Reckless Daughter: A Portrait of Joni Mitchell By David Yaffe

This heartbreaking saga was the life of the woman who made brilliant the bittersweet “Chelsea Morning” when “The sun poured in like butterscotch and stuck to all my senses….” Is there no justice?

Apr 28, 2020

The New Yorker rave review of this book haunted the internet for at least a year after it and the book were published in 2017. Joni Mitchell remains an enduring icon of American music. Ironically, she is Canadian. Perhaps she is the voice of the prairies, including the Prairie Provinces, a wistful, wispy, sprite of a voice singing witty, passionate lyrics in inimitable rhythms. To this day, when she is 76years old, the song people most want to hear, the song most associated with her is “Both Sides Now” written when she was 28. What happened to the other fifty years? RECKLESS DAUGHTER answers that question.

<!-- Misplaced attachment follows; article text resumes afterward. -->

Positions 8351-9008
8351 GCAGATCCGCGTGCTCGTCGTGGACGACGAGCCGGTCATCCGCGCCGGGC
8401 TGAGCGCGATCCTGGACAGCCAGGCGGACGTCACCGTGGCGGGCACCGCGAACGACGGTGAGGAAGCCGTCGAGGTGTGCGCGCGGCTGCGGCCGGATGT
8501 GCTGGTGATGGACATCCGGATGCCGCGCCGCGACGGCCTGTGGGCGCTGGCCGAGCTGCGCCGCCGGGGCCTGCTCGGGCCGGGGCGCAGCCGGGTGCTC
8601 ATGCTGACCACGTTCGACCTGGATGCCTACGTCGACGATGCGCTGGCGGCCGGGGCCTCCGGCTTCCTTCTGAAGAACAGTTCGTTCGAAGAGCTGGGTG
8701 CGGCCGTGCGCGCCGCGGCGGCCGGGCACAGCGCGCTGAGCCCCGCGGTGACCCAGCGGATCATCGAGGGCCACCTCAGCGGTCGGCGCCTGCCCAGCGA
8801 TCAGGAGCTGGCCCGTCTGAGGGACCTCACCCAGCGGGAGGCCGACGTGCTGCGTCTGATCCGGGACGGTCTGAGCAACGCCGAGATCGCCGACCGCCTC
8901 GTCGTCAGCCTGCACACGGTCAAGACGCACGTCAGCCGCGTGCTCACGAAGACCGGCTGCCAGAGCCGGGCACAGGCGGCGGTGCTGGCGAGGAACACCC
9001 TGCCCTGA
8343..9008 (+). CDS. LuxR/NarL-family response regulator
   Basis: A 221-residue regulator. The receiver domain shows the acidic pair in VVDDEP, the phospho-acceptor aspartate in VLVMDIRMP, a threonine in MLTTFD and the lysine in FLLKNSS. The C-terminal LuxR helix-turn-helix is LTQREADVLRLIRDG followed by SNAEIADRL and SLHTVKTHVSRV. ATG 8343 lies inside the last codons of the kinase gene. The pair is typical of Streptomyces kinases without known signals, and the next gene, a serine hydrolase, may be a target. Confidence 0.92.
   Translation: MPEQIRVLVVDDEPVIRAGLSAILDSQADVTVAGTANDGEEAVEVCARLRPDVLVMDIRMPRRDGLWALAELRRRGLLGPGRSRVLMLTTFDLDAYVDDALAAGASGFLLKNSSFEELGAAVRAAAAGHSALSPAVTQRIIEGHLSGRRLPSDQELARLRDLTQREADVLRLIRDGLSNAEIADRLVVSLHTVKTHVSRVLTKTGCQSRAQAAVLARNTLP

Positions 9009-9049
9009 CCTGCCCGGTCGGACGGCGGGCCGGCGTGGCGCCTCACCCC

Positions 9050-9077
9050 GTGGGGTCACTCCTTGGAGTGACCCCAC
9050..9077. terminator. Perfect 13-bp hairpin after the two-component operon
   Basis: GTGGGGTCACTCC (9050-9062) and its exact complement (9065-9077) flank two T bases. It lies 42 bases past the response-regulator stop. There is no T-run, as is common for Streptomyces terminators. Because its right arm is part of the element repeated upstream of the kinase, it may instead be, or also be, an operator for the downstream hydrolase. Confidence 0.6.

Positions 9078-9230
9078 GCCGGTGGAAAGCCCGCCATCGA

To me Joni Mitchell was the ever-wistful lady of the Laurel Canyon days, the sprightly voice of “Court and Spark.” Wisps of her songs lit like butterflies on my brain, and fluttered off, and then came another, and another, her fey, frail soprano seemingly chasing one emotion or another in arpeggios. I had no idea that artistically speaking, Joni Mitchell even lived through the 80’s and the 90’s. I forgot all about her in those years.

 But in fact, she continued to write, tour, perform, and to record with increasingly lower-profile labels. RECKLESS DAUGHTER is a sad chronicle of two or three decades of frustration, tested resolutions, money problems, health problems, drug problems and abusive men.